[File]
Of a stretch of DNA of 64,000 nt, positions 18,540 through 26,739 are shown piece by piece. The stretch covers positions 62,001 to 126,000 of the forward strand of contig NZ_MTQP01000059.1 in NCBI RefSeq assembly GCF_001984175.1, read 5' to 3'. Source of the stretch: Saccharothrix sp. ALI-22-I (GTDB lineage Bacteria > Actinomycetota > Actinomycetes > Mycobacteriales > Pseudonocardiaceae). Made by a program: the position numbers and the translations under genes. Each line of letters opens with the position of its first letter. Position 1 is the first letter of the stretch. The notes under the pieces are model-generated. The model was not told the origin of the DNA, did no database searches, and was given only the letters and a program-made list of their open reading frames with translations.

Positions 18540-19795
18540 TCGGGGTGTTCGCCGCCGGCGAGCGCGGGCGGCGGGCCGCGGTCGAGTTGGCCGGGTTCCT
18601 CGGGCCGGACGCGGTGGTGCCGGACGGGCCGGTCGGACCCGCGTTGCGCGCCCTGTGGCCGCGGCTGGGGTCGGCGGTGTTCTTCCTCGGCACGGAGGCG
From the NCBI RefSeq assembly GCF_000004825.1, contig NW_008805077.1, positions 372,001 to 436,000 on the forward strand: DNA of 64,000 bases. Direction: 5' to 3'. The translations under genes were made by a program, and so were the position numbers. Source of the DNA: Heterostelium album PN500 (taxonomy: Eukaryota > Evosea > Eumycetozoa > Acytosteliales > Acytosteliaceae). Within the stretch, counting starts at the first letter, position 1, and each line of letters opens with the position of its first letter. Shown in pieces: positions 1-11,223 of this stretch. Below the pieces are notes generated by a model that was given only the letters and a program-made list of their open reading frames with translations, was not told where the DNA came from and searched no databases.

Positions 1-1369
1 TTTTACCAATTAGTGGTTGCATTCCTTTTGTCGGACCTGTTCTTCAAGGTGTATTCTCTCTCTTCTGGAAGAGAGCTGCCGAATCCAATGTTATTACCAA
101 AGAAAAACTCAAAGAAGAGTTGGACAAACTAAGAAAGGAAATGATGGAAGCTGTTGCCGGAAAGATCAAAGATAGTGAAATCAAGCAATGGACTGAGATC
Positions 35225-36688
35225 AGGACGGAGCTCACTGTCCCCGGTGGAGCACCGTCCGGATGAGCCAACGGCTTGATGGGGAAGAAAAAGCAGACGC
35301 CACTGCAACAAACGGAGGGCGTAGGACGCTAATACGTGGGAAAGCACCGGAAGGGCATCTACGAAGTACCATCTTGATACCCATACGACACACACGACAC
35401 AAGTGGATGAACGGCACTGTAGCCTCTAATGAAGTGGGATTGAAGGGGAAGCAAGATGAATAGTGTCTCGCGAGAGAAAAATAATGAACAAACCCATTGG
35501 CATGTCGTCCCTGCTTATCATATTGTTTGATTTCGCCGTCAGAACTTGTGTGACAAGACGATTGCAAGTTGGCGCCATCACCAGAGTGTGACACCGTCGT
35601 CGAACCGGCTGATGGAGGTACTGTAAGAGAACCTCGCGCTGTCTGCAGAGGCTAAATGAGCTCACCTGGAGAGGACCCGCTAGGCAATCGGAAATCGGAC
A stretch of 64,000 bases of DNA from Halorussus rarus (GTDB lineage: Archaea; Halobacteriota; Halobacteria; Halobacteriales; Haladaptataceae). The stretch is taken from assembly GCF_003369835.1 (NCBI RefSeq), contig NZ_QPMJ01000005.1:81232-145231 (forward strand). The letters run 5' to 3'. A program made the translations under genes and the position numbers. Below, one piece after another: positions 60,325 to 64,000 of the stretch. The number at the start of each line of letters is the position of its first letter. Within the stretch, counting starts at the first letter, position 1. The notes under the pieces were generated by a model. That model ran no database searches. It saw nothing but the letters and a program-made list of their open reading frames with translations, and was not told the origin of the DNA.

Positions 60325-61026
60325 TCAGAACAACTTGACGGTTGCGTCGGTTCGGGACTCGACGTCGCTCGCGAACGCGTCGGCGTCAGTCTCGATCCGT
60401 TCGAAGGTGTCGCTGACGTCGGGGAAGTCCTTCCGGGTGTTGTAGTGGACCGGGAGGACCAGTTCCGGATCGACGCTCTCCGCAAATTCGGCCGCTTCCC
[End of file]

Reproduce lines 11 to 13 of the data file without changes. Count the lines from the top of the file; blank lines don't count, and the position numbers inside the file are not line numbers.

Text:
35301 CACTGCAACAAACGGAGGGCGTAGGACGCTAATACGTGGGAAAGCACCGGAAGGGCATCTACGAAGTACCATCTTGATACCCATACGACACACACGACAC
35401 AAGTGGATGAACGGCACTGTAGCCTCTAATGAAGTGGGATTGAAGGGGAAGCAAGATGAATAGTGTCTCGCGAGAGAAAAATAATGAACAAACCCATTGG
35501 CATGTCGTCCCTGCTTATCATATTGTTTGATTTCGCCGTCAGAACTTGTGTGACAAGACGATTGCAAGTTGGCGCCATCACCAGAGTGTGACACCGTCGT